Sadaka Reut’s Youth Opens the 2012-13 Activity Year

Sadaka Reut’s Youth Opens the 2012-13 Activity Year

On December 6th, 2012, Sadaka Reut’s youth opened Building a Culture of Peace’s activity year in the first bi-national meeting that took place at Academic College of Jaffa. Fifty Palestinian and Jewish participants of Sadaka Reut arrived from different parts of the country such as Qalanswa, Kufur Kaseem, Taybe, Jaffa, Tel Aviv, Lod, Kfar Shalem, Netanya and Kiryat Shalom.
The activity day began with the participants getting to know each other and continued with workshops on human rights, where the participants examined the concept of rights versus desires.
Eden Tatour, one of the Jaffa group participants, said, “It is my second year in Sadaka, and I feel this place is like a family to me. I waited for this activity for a long, and I am excited to get to know new people and hope to see them all in future gatherings.”
David from Kfar Shalem said “This is the first time I’m meeting Arabs. I came to this activity with a whole lot of prejudice and slowly my opinions are diminishing. I realized they’re just like us.”
During the activity, the project coordinators spoke about Building a Culture of Peace and explained the importance of bi-national activities. They also spoke about human rights and the struggle for change, which is the subject the project will deal with this year.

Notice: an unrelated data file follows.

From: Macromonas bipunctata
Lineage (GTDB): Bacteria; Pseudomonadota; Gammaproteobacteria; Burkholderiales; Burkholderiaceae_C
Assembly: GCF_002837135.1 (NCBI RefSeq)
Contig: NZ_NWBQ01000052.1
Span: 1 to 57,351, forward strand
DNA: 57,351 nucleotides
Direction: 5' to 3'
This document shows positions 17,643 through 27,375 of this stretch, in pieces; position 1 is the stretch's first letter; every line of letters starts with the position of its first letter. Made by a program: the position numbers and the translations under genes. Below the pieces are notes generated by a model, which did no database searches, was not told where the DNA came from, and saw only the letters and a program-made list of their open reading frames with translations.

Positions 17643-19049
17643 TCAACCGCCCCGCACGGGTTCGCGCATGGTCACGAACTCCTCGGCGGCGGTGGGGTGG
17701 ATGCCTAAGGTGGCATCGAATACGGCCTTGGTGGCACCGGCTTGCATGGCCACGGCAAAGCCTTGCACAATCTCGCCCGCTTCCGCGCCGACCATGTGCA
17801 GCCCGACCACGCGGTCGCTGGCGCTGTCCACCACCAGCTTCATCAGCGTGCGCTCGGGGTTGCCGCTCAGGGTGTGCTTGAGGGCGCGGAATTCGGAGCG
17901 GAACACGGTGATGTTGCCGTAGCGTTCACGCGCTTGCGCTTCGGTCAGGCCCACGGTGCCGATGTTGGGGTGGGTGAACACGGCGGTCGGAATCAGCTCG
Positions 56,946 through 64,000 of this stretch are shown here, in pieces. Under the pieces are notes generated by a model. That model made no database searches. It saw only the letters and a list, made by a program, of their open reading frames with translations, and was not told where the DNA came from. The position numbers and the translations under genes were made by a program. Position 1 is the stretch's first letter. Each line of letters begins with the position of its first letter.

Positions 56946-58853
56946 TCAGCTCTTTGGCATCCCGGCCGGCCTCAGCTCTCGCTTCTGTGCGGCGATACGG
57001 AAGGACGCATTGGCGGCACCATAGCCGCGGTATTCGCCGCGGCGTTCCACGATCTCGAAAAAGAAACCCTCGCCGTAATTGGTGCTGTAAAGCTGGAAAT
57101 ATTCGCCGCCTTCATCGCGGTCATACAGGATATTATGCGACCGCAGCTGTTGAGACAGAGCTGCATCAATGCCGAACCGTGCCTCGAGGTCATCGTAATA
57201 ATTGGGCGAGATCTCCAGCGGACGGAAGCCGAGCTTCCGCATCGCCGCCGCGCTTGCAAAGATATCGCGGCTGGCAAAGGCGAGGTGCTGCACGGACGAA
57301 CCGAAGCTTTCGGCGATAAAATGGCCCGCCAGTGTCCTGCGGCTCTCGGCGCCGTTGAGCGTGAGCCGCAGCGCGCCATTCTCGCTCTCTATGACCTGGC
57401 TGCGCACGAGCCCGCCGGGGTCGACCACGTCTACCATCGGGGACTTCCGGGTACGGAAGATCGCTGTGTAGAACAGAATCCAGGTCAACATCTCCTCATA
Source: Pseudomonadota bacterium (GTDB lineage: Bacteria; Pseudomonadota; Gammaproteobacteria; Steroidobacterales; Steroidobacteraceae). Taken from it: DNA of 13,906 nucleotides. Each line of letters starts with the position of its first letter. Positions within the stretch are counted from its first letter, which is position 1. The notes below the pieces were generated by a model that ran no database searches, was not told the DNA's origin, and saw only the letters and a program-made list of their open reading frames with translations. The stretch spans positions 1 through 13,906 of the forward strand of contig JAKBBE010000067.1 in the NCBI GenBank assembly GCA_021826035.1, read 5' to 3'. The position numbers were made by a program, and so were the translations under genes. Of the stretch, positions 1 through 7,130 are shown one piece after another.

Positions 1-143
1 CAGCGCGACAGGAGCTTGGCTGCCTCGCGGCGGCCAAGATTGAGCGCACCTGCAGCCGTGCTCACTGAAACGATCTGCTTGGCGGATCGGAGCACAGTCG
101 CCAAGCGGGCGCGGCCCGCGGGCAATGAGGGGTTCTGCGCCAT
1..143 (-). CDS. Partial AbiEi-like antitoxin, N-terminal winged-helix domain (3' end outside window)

At the end of the activity the participants gathered to summarize their experience. The facilitators presented their words in a funny and theatrical way. The participants were given stickers and bracelets with slogans against racism and were invited to keep in touch through Facebook as they prepare for next month’s bi-national activity.
Tzvika Naim, the facilitator of Netanya’s group, wrote, “Imagine a picture – the bus comes to Dora and my kids are unsure whether to go on it or not. They don’t really understand what is about to happen. Two of them decide in the same second to give up and you can see how uncomfortable they are. My fear is growing as the general feeling is that the bi-national activity will be particularly difficult this time. Five of my kids go on the bus anyways, among them the wonderful Sapir who, in her free time, encourages her fellow group members, helping them to be more open-minded. After 10 minutes of driving we’re already playing translation word games on the bus. The Dora kids are answering in Hebrew, while Kufur Qaseem, Qalanswa and Taybe are yelling back in Arabic. It starts with “car” and “watermelon” and moves on to “soccer” and “road”. Three hours later, on the way back, it’s dark and everyone is tired. Too tired for games. The kids from Dora ask me quietly how to say “We’ll see you soon” in Arabic. The Kufur Qaseem kids smile and answer back. When they all get off the bus, I hear “Bill shupkum kariv!” and I understand just how special this evening was.”